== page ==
The Art of Cooking

In school they’re called the “culinary arts,” but beyond the classroom, we rarely hear cooking, baking, winemaking and brewing referred to as art. But anyone who’s labored over unrisen dough or caringly stirred risotto knows that food and beverage preparation is inherently creative, and undoubtedly art.


To prepare food, even by recipe, allows the artist’s unique attributes to shine. Notes, textures and aromas are developed by the maker's careful (or haphazard) hand. The end results are as unique as if the chefs had taken watercolor to paper. At Pen and Portal, we encourage the exploration of life as art and inspiration, and cooking is one way to do that daily. 

To feed the physical body, we must eat. And one way to feed the soul is to cook. Exploring food preparation as an art might be unfamiliar territory. But your next meal may be enhanced by looking at the plate before you as a living, nourishing canvas.


The act of cooking is only one facet of the gastronomic experience. Food is eternally rooted in culture, serving as a conduit for human connection, a three-dimensional demonstration of what’s traditionally considered “art” and a spiritual release for many people. We explore these facets below.


Cooking as an expression of culture


“If you really want to make a friend, go to someone’s house and eat with him… the people who give you their food give you their heart.” - Cesar Chavez


Indigenous spices, vegetables that require the soil of your homeland, milk from cows that gently graze specific pastures  – cooking is inexplicably tied to place and culture. The rich spices of India and the milky textures of Alpine cheese are linked to the daily lives of the people. Traditions are passed on through generations, such as children gathering to fold empanadas with their grandmother.


Engaging with family recipes is a tangible way to connect with your culture and roots. You can explore your history through spice, taking in the aromas as they simmer on the stove. You connect with your grandparents or great-grandparents as your hands gently knead the eggs and flour to make pasta. Cooking is an approachable art form, and a way to express your history.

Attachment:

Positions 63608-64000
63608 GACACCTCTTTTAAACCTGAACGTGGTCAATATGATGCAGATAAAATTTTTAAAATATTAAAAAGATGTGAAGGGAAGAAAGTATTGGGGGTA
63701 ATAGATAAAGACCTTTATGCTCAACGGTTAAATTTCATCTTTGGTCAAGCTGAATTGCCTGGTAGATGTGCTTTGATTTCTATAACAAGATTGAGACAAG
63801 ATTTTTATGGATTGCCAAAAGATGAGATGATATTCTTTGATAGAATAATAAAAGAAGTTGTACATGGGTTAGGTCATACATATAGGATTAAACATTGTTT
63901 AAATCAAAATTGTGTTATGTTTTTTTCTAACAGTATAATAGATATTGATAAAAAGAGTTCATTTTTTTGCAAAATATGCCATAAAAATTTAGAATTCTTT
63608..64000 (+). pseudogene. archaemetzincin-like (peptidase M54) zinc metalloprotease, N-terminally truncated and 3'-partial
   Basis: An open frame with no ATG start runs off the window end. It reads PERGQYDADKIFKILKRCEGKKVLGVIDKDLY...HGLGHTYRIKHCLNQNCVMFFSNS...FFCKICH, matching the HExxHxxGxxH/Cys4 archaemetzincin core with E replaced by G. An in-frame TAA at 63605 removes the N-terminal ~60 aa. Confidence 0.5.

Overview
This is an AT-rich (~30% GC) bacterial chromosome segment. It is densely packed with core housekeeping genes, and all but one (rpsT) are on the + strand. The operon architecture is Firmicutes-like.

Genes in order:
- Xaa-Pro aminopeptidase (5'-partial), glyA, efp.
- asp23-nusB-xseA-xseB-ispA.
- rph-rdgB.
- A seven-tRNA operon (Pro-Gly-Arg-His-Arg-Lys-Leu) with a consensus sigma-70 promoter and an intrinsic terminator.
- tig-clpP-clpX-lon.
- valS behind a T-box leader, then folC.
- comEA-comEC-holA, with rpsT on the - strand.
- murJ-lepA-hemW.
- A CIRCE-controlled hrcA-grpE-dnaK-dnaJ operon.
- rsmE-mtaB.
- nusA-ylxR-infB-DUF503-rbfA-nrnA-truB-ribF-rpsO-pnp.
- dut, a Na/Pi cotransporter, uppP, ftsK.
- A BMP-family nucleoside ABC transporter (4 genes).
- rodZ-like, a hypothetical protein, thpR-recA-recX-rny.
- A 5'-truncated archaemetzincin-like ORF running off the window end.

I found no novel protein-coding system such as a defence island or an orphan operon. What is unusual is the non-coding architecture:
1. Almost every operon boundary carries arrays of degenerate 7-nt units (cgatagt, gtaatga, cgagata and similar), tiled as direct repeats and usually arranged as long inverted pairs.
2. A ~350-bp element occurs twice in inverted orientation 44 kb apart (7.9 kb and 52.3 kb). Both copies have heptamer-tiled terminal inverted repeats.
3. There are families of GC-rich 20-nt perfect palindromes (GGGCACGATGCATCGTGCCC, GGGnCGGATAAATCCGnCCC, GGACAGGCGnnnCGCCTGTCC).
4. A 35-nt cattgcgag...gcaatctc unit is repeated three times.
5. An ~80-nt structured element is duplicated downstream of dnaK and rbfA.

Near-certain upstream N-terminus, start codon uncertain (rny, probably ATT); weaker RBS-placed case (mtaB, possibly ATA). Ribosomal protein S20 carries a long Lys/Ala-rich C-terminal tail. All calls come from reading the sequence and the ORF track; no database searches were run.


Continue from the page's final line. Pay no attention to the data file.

Food as a conduit for human connection


“Food is symbolic of love when words are inadequate.” -Alan D. Wolfelt


There are few things more generous than sharing a homemade meal with others. It’s an intimate experience to nourish one’s friends and family. They trust you with their bodies and experiences for a night. You spend hours in the kitchen, exponentially more time spent in preparation than you’ll spend around the table. But the end result is a kindness unmatched. It’s similar to when an artist displays his work in a gallery. Except that visual art relies upon one sense, and food connects with four of the five senses, leaving more room for offense or error. It’s a mutual trust between the chef and the guest – I will put my heart into this meal, and I will enjoy your labors.


There is a special camaraderie shared around a table. The art of conversation wafts in the air, gently prodded by red wine or rich sauces. The food creates a social buffer, a topic to fall back on if all else fails. Where did the recipe come from? How did you learn to make this unique element? What inspired you to take on such a complex meal? Each question revealing a little about the culinary artist.


Food presentation as an art exhibition


It’s so beautifully arranged on the plate – you know someone’s fingers have been all over it. -Julia Child


How food looks and is arranged on a plate is arguably more important than the taste. Food’s appearance, portion sizes, sear marks and color all determine how appetizing a meal is before a morsel lands upon your tongue.


Chefs take pride in their art, carefully combining flavors and visually appealing elements, plating them with care. Too much meat can make a plate appear dense and heavy. Too few colors makes the plate look unhealthy and bland. But a perfectly proportioned and arranged vessel can leave partakers drooling.


Cooking as a spiritual release


“Cooking is like love. It should be entered into with abandon or not at all.” -Harriet van Horne


Above all, cooking and preparing food is one of the few times in your day where you prepare to nourish your body. If you think about it, cooking is actually a beautiful process. You prepare ingredients with care, combining your favorite flavors and ingredients, slicing and baking when necessary. It truly is an act of spirit.


What part of your day, or act you complete regularly, is an art form that you rarely explore? Start by thinking about how you prepare meals. Could you invest more in this art of nourishment? We’d love to hear what artforms you uncover in your daily life.

Hollie Ziskind